Teak Cutting Board Large Size Horizontal Grain Dalstrong
Quick Overview: How to Brine Pork Chops the Right Way
- Combine water, salt, and any additional seasonings in a large container. Stir well to dissolve the salt and sugar.
- Soak the pork chops in the brine solution, making sure they're fully coated.
- Refrigerate for at least 1 hour.
- Remove the pork chops from your brine solution and pat dry with paper towels.
- Cook the pork chops – grilled, pan-fried, baked, however you like!
- Why Brine Pork Chops?
- How to Brine Pork Chops
- How Long to Brine Pork Chops
- Tools You’ll Need
- Frequently Asked Questions
1. Why Brine Pork Chops?
Teak Cutting Board Medium Size | Dalstrong ©
Hot take: pork chops are great.
I know, I’m not exactly setting the world on fire with that opinion. Everyone loves pork chops! But what we don’t quite love is pork chops that are dry and problematic to eat. Now, speaking strictly for myself, I chalked the fact that this was how my pork chops always turned out to a number of factors: maybe I was buying low quality chops. Maybe I was overcooking them. Maybe I was, I dunno, seasoning them wrong?
You know when you’ve been doing something wrong for a long time and you suddenly see the answer right before your eyes, and you feel like a total doofus for not realizing it until that precise moment? That was me when I realized that brining pork chops was a thing.
Yup. Up until that moment all I was doing was seasoning my pork chops and throwing them on the skillet over medium high heat until they looked right and plating them up. Little did I know that brining pork chops was the secret to making them turn out as delicious and succulent as my mom used to make – because it turns out she brined them too (note to self: next time, just ask Mom what she did).
As it turns out, brining pork chops is a simple and effective way to add flavor and tenderness to the meat. By soaking the pork chops in a mixture of water, salt, and additional flavorings (more on that in a moment), you can help the meat to draw in moisture and add tons of savory flavor. Turns out that brining is especially useful for lean meats like pork and poultry, which can sometimes be dry and bland.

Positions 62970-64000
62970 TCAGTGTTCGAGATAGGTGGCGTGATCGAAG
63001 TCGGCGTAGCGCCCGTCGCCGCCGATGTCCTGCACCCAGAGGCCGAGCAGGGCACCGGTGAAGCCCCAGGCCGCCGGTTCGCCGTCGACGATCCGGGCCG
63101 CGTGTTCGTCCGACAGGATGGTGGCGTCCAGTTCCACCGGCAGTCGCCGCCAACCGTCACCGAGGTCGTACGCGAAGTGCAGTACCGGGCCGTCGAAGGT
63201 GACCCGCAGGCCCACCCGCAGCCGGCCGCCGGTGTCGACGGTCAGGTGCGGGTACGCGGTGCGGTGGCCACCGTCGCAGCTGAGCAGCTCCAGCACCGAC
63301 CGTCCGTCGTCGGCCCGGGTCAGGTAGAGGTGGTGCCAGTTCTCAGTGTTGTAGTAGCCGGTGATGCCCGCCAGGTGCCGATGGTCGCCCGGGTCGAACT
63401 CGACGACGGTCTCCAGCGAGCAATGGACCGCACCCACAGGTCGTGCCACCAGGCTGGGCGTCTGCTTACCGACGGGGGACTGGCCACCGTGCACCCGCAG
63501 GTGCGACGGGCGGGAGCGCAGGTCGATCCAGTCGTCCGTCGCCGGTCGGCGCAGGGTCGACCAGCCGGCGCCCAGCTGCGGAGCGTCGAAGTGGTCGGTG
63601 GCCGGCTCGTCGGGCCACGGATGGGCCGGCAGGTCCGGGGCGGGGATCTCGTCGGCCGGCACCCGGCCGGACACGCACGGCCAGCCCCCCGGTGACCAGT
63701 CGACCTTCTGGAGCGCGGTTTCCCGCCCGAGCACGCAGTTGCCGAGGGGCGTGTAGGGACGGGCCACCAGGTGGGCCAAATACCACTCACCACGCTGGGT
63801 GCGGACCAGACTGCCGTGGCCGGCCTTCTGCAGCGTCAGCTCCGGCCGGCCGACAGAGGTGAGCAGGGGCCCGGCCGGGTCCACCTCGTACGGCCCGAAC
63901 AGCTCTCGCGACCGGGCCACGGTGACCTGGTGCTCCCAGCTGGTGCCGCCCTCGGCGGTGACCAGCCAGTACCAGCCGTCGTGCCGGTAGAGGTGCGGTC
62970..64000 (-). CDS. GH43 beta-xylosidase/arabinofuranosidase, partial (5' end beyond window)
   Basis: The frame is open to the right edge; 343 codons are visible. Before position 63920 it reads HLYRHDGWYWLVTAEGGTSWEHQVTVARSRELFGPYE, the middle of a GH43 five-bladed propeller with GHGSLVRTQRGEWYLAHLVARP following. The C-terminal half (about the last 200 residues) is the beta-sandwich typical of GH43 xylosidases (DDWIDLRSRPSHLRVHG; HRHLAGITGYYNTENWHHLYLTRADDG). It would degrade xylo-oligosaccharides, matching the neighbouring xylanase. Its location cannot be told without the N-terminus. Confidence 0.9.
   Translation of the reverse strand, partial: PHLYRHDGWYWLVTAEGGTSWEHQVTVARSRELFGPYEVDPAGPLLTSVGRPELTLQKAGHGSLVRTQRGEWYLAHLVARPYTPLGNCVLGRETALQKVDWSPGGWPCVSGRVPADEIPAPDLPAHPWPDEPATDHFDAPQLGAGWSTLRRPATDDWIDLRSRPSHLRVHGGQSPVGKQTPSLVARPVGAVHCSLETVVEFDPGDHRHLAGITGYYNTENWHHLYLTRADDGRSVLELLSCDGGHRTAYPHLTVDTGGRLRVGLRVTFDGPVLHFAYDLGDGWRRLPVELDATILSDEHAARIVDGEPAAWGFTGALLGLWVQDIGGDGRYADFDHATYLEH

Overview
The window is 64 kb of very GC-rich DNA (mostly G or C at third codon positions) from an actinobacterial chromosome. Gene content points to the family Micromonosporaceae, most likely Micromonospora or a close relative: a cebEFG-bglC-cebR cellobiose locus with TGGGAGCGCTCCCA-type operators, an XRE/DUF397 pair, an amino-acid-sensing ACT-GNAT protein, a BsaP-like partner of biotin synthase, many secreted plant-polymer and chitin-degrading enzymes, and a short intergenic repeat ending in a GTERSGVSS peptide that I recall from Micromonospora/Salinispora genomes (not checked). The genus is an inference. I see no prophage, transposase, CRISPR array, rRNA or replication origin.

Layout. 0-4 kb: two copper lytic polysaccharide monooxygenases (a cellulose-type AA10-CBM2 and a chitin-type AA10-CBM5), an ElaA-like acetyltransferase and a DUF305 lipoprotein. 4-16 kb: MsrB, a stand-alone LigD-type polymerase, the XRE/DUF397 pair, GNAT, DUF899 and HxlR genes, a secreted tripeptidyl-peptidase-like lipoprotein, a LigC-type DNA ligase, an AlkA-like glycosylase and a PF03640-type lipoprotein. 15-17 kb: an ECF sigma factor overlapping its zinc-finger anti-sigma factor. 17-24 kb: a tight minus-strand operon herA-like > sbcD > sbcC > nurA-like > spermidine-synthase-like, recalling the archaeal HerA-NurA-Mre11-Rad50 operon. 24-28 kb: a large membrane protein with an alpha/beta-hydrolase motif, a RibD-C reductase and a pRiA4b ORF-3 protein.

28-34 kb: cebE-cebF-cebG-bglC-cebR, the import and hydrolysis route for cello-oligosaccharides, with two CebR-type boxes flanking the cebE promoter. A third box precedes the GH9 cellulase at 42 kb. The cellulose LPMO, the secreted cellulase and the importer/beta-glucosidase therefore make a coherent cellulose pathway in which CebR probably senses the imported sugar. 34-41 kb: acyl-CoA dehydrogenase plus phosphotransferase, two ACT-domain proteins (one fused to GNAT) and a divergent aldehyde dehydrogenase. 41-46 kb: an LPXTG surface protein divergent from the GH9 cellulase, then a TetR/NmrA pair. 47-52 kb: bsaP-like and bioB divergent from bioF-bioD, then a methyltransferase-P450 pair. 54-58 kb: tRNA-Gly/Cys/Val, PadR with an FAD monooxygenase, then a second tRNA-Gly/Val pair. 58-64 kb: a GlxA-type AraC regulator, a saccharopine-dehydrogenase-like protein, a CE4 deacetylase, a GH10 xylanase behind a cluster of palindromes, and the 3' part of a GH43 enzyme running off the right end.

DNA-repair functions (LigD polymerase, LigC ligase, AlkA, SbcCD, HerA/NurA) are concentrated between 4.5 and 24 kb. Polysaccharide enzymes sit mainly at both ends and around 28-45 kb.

Yes, this adds time to your overall cook. And yes, it requires that you plan ahead. But by taking the extra step to brine your pork chops, your reward is a juicy, flavorful pork chop that is a long way from the boring, tough, borderline inedible pork chops you’d been cooking for yourself.
So, how do we go about this? Let’s explore.
2. How to Brine Pork Chops
As it turns out, the brining process is not a complex science. In fact, it’s as easy as “put together a brine, submerge your pork chops, and wait.”
This easy technique takes just 10 minutes to prepare and results in flavorful, tender meat that's worth the extra step. Plus, the hands-off nature of bringing means you can sit back and relax while the magic happens.1. Prepare your brine. As mentioned, a brine is just a solution of water and a bunch of seasonings and flavorings. So here’s a simple brine recipe. All you’re going to do is combine the following ingredients in a pot:
- Water: The liquid base of the brine.
- Kosher salt: This type of salt is coarser and less refined than table salt, which means it won't make your brine too salty.
- Brown sugar: A little bit of sweetness helps to balance out the salty brine and also helps the outside of the pork chops brown.
- Black pepper: Or, if you've got them, whole peppercorns add a nice bit of texture and flavor. Feel free to add other spices as well, such as cayenne for heat, juniper berries for a woodsy flavor, or whole cloves for a warm and aromatic kick.
- Fresh rosemary and thyme: Fresh herbs add a bright and vibrant flavor to the brine. You can also add parsley, basil, oregano, and other herbs to suit your taste.
- Garlic: No need to spend time mincing cloves – the easiest hack is to smash them with the side of a knife and remove the peels. The garlic will add a rich and savory flavor to the brine.
Bay leaf: This fragrant herb adds a subtle depth of flavor to the brine and helps to round out all the other ingredients.
Now when you actually cook your pork chops, you’ll see they will have absorbed moisture and flavor from your brine and result in a juicier, much more flavorful dining experience.
3. How Long to Brine Pork Chops
So now we know that brining your pork chops helps the meat to draw in moisture and add lots of savory flavor. But how long should you brine the pork chops? Is there such a thing as over-brining them? Here's what you need to know:
For the best results, brine thick-cut, bone-in pork chops for 1-4 hours in the refrigerator. This will give the brine plenty of time to work its magic and infuse the pork with flavor. If you're short on time, you can do a quick brine for as little as 1 hour. Just be aware that the shorter the brine time, the less impact it will have on the meat.